Tuesday, December 25, 2007

Heavy ion
Heavy ion refers to an ionized atom which is usually heavier than carbon. The term is applied in reference to beams of particles used to produce heavy ion collisions in high energy nuclear physics (an area of research that is sometimes mistakenly included within particle physics or high energy physics). In nuclear physics, the atoms used as beam particles are generally completely ionized, so that they are bare atomic nuclei. The nuclei can be directed to a fixed target, or can be split into two beams moving in opposite directions that are brought into collision at a well-defined spot.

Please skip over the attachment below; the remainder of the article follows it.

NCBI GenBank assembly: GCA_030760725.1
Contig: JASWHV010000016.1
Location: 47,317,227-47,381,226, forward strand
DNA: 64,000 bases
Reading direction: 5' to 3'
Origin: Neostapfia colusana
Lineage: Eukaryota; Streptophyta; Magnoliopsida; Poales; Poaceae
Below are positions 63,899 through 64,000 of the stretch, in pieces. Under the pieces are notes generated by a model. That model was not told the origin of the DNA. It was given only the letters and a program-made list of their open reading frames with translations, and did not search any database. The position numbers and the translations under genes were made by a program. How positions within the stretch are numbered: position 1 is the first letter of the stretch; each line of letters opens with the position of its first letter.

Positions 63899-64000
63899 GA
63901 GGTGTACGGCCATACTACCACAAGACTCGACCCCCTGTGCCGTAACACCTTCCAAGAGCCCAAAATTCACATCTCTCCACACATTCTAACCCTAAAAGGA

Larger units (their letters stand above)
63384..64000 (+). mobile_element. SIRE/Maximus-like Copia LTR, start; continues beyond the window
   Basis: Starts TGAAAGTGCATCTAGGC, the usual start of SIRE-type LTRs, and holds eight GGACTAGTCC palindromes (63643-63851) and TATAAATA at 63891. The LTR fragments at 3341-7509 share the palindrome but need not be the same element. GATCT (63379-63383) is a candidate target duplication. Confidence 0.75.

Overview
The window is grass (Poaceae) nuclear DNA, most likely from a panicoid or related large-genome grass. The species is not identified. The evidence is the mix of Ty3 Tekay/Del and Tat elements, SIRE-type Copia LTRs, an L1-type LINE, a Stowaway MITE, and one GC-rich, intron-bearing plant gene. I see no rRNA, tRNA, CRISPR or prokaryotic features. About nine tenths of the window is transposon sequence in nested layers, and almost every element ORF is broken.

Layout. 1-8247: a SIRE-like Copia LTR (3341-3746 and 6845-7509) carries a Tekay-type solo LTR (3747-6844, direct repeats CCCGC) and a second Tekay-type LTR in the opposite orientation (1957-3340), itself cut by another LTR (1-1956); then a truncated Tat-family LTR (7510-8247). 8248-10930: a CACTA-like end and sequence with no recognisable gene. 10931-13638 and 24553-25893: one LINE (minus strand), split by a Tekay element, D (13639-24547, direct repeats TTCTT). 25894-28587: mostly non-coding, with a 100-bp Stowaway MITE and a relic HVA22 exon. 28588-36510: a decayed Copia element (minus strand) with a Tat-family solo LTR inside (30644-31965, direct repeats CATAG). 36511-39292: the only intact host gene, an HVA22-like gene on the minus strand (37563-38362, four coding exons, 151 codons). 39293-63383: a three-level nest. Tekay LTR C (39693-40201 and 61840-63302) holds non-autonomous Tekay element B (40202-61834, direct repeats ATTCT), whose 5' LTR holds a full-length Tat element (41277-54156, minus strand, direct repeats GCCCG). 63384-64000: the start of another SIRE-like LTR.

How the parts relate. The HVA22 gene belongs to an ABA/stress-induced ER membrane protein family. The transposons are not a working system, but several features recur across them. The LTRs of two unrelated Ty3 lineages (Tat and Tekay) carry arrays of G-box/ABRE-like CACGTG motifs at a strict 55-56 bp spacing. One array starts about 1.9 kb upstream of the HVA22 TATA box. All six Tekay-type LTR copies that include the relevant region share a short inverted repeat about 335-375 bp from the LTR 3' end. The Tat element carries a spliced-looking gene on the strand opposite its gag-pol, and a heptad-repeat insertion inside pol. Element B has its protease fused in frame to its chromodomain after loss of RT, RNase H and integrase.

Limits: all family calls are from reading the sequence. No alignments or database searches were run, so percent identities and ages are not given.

Heavy ion nuclei most often used in nuclear physics experiments include carbon, silicon, tungsten, gold, lead, and uranium.

No comments: